Tennessee: Wellness Steps hopes to add members, subtract pounds

Tennessee: Wellness Steps hopes to add members, subtract pounds

January 10th, 2009 by Randall Higgins in Local Regional News

CLEVELAND, Tenn. - Almost 500 people in Southeast Tennessee are beginning the year nearly 2 tons lighter.

Wellness Steps of Bradley County recorded a 3,500 pound weight loss from its free exercise and nutrition programs that have gotten state and national attention since it began two years ago.

A free health fair offering basic screenings and a chance to enroll in Wellness Steps will be held Jan. 17 at Bradley Square Mall.

On Tuesday evening, as a drenching rain flooded streets and closed schools, dozens of determined people showed up at the gym at Keith Street Ministries. As people walked the gym perimeter and stretched for the exercise routine to come, Wellness Steps of Bradley County organizer Maurice Saliba explained the program he started in January, 2007.

"After 25 years in the (health and fitness) business I realized we are not making an impact on obesity," Mr. Saliba said. "We have more health clubs coming up all the time. More diet programs coming up all the time, but yet nothing is being done."

The first year 300 people lost 4,400 pounds and 21 percent of the program members came off medications, he said.

"Most of those were diabetics," he said. "That seems to be the big concern on the state level because diabetics have multiple problems that are so costly."

Those results prompted state Rep. Kevin Brooks, R-Cleveland, to mention the program to Gov. Phil Bredesen, he said.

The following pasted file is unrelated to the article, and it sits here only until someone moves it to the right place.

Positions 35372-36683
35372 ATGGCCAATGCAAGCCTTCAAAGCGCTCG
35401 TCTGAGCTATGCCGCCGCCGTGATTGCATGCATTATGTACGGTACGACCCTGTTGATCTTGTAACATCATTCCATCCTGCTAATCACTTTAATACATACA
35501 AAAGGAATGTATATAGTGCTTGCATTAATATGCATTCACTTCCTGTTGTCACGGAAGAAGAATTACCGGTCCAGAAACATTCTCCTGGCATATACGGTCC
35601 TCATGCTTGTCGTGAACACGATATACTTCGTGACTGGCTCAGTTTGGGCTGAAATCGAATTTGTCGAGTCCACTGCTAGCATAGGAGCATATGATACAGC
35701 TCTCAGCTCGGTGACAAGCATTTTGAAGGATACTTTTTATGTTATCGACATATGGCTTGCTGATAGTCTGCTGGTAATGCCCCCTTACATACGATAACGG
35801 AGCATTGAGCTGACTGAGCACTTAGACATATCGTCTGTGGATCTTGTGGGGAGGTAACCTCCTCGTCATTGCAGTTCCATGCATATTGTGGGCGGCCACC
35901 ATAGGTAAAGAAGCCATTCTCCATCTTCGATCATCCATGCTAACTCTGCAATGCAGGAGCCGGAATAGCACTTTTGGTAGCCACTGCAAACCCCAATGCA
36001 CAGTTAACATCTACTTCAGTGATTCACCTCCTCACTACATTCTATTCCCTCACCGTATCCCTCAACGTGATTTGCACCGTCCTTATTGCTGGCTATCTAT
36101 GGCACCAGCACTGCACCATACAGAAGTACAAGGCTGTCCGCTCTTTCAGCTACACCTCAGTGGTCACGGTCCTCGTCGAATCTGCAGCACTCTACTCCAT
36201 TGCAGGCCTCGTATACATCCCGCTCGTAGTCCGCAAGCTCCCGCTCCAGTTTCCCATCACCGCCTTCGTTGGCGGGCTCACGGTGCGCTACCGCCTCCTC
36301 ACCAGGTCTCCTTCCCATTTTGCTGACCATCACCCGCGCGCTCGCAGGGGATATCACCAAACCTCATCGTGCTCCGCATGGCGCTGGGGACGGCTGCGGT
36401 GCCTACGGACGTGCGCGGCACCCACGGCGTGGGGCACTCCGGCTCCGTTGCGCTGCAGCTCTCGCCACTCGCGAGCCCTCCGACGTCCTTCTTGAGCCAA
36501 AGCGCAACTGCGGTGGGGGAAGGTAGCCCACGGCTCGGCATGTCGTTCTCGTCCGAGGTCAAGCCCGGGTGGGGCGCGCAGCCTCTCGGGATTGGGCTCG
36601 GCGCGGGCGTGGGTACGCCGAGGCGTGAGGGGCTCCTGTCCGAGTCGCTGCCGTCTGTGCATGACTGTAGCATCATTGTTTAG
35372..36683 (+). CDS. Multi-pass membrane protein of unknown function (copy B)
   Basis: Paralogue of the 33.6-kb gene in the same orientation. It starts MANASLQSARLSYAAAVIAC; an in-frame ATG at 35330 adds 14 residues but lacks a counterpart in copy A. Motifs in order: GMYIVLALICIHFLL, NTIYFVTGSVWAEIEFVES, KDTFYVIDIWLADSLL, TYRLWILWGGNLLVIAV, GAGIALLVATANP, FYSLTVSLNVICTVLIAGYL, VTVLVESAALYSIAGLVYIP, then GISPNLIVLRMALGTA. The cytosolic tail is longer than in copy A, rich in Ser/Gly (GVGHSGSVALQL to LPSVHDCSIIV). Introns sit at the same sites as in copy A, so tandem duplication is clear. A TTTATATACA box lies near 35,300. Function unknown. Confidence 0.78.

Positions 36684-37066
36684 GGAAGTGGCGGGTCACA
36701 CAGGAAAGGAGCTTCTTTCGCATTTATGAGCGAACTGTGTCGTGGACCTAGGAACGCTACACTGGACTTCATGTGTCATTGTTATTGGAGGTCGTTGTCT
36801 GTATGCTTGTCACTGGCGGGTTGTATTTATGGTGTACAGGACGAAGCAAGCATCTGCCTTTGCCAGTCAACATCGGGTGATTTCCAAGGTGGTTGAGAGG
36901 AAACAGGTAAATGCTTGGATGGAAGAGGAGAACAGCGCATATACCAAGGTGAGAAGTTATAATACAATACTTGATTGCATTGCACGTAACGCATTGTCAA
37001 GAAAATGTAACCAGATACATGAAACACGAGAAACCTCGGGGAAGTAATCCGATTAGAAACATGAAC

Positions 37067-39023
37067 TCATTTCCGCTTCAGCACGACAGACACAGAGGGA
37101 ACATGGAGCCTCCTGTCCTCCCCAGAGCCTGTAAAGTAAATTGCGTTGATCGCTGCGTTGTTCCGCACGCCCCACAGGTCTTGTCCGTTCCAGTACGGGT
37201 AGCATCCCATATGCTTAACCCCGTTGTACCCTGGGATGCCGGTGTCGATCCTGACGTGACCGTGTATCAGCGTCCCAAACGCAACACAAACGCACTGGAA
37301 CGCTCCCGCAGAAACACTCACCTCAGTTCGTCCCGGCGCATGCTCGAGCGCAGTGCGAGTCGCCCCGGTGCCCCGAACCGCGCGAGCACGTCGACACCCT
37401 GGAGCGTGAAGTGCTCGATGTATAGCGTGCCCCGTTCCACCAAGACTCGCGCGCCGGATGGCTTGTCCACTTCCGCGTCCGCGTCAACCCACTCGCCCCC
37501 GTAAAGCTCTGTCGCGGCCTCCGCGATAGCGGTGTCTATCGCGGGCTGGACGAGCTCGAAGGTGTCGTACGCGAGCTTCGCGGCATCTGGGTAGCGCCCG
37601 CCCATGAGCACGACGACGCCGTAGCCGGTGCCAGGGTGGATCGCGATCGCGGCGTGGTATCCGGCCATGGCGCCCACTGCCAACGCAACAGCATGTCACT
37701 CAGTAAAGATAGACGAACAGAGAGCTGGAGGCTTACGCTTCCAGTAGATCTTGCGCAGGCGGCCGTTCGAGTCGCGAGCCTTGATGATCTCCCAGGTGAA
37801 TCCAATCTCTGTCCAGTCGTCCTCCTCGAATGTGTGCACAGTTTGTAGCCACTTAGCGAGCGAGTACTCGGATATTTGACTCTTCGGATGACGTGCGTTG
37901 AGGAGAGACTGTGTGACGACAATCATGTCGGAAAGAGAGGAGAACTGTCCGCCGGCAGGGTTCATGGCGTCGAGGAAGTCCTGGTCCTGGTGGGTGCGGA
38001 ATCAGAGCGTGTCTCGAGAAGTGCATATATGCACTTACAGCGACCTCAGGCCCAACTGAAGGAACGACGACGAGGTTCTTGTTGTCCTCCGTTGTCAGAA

"The governor asked the health department to give me a call," Mr. Saliba said. Now he and others across the state are part of a state obesity task force.

Wellness Steps of Bradley County got its first state funding in the past year. Davidson and Knox counties will have similar Wellness Steps programs this year, he said.

getting results

"My sugar runs real high," said Bryan Liner, who was at the gym Tuesday. His wife spotted an announcement for an earlier fair and got them both involved. His regular blood sugar count has been cut in half, he said.

"I got a letter from my doctor this week and he said, 'Please keep your exercise up," Mr. Liner said.

Jim Hodgson, Bradley County's chief deputy, said he and his wife look forward to the sessions. The whole crew at the department's garage has joined him now, he said.

"My motivation? I am a 55-year-old man who wants to be around at 80," he said.

"A program like this is more motivating for me because I have a certain time and place rather than freelance and go to the gym on my own, or maybe not."

Barbara Couch has three generations of her family with her.

"I'm just maintaining right now," she said after weighing in. "It's Christmas and I know not to try to diet during Christmas. But this has been good for all of us."

Gene Van Deventer, 84 and his wife were already walking for exercise when they joined Wellness Steps in August.

"I had a lot of problems with my knees and stuff but we feel better now," he said.

As he took the stage to lead the exercises, Mr. Saliba said that even in tough economic times, people should exercise and eat properly even though fresh food is more expensive than processed food.

"This is not about looking good in a bikini or anything like that," he said. "It's about a healthy life."